By Patrick B. Monahan
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In February of 2018 the Venezuelan government launched the “petro,” a state-backed cryptocurrency that was purportedly created to supplement Venezuela’s fiat currency, the bolívar. The government has claimed that the petro is backed by Venezuela’s reserves of oil, gasoline, gold and diamonds. At this writing there remain a number of questions about the petro’s value, its backing, and even about its availability.

On February 1, 2019, the Venezuelan Ministry of National Commerce issued a notice requiring that patent and trademark fees be paid in petro. On that same day, Servicio Autónomo de la Propiedad Intelectual (SAPI), Venezuela’s patent and trademark governing body, lifted its suspension of payment of fees, which dated back to February of 2018, and established a 60-day term in which rights holders must pay any outstanding fees required for the maintenance of their registrations. This fee schedule is retroactive, meaning that any fees that would have come due during the suspension of payments are now due during the 60-day term, which, according to the schedule, can be extended at SAPI’s sole discretion.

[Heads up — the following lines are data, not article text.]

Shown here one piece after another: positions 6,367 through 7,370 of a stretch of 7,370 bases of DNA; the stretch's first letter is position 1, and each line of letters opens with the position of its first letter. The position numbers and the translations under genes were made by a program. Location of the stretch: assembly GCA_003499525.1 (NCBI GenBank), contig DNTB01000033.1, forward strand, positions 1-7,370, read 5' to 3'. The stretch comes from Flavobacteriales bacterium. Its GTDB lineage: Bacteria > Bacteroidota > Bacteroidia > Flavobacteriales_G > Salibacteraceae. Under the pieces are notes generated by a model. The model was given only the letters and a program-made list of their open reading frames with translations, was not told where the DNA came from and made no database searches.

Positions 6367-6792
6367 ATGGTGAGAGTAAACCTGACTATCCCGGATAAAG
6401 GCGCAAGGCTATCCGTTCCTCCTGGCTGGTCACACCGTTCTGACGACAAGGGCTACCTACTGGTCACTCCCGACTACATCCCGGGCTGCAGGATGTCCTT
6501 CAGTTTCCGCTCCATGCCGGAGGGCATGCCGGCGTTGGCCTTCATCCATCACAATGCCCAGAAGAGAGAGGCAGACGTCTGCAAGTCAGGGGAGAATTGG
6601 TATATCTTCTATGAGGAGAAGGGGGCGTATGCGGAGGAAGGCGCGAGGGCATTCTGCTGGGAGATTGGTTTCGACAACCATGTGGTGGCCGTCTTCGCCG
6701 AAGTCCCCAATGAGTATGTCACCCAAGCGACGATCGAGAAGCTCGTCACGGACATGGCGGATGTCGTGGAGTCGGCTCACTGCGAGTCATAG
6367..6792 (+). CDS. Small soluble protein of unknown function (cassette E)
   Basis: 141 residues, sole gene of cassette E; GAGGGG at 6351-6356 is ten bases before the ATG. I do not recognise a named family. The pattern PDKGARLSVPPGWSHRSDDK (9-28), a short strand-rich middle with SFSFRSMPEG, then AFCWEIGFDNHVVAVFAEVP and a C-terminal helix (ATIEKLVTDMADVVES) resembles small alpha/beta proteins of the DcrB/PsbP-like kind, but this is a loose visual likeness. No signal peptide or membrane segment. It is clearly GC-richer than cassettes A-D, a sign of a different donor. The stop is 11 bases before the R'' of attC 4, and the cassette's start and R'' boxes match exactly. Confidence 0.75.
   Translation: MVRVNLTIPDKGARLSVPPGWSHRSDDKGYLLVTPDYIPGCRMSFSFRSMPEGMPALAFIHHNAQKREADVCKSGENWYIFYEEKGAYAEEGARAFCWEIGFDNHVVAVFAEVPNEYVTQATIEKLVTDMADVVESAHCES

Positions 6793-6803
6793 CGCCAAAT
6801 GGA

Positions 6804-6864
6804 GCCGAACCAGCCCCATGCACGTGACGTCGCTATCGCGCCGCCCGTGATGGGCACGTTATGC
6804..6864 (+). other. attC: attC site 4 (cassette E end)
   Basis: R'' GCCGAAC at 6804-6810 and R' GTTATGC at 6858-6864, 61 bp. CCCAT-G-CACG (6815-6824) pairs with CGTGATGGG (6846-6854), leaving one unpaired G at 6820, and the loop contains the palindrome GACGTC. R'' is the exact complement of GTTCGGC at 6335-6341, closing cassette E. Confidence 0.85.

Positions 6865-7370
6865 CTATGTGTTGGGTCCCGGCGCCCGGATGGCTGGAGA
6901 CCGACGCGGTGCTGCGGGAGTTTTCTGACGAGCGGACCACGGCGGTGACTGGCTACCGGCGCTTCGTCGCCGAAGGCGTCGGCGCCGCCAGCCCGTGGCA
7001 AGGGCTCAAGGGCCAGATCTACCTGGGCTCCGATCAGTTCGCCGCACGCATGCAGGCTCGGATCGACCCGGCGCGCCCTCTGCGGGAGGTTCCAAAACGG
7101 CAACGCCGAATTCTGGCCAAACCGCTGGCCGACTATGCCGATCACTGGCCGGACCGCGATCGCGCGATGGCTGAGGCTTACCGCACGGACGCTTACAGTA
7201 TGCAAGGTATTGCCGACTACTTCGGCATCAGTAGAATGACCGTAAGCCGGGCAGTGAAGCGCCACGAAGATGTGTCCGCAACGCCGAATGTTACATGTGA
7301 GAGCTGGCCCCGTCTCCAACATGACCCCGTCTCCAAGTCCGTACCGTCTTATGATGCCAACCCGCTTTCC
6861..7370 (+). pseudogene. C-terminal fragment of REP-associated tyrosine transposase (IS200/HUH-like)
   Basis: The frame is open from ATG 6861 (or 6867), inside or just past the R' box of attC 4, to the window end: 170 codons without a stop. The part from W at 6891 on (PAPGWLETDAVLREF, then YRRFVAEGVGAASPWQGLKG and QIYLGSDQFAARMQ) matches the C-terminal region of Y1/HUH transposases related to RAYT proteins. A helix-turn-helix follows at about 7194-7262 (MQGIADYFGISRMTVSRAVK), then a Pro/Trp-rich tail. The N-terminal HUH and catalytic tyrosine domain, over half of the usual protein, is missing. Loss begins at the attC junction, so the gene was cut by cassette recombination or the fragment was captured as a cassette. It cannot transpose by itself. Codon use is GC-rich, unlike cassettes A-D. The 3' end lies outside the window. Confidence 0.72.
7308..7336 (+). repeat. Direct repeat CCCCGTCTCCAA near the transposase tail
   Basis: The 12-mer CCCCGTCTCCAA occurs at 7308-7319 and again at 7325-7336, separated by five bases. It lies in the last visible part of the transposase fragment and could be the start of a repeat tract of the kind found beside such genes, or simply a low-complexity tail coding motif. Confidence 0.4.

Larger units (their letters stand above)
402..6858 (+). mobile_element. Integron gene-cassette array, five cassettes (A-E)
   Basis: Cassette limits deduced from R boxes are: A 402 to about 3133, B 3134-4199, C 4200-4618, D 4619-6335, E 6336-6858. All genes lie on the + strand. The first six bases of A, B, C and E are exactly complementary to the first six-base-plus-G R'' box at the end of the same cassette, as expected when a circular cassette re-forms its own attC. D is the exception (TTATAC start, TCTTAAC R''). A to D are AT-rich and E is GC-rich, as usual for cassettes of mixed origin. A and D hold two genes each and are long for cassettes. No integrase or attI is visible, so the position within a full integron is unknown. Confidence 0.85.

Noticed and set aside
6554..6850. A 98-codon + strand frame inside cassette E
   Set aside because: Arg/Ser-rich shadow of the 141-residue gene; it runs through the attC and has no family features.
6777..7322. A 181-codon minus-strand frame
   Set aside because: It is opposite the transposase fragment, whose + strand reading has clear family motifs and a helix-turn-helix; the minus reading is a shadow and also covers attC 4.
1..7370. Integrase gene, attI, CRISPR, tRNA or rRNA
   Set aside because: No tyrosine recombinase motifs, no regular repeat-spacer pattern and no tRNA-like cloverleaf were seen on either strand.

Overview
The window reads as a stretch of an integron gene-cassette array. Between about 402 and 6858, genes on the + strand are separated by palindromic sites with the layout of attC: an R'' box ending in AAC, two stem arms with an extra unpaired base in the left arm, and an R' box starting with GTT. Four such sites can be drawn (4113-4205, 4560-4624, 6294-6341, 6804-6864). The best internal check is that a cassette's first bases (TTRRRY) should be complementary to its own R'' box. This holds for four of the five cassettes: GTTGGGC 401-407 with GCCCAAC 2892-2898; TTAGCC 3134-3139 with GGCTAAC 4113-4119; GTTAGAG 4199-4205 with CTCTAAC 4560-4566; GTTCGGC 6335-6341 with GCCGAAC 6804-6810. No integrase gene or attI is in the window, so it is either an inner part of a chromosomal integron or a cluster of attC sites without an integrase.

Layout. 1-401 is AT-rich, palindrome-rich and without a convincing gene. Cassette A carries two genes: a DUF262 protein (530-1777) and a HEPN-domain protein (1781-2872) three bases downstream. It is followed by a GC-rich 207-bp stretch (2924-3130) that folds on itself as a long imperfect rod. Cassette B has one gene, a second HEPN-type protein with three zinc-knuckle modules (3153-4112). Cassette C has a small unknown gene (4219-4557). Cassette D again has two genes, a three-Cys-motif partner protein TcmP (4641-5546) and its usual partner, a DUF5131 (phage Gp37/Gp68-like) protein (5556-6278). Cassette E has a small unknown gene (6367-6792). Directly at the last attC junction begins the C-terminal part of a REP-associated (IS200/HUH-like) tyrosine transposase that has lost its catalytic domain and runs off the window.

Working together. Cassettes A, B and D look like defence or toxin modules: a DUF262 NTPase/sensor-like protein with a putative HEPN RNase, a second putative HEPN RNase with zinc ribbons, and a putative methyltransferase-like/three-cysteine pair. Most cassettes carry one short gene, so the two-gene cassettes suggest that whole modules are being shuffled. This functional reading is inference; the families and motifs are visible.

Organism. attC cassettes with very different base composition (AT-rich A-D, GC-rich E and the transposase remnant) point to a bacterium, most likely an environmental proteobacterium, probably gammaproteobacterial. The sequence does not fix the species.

Further complicating this matter for United States individuals and companies with intellectual property interests in Venezuela is Executive Order 13827, issued on and effective as of March 19, 2018, which, absent an exemption from U.S. authorities, expressly prohibits transactions by U.S. persons (individuals or companies) relating to any digital currency, digital coin, or digital token issued by, for, or on behalf of the Venezuelan government on or after January 8, 2018. This Executive Order appears to address a concern of the United States government that the Venezuelan government’s creation of the petro is an attempt to skirt ongoing U.S. sanctions affecting Venezuela’s access to international financing.

We strongly recommend that intellectual property rights owners in the United States with interests in Venezuela exercise caution in this time of uncertainty. We will continue to monitor the situation and will provide an update in the event of the issuance of an exemption from U.S. authorities, an extension of the 60-day payment term by SAPI, or a change in the payment policy from the Venezuelan Ministry of National Commerce.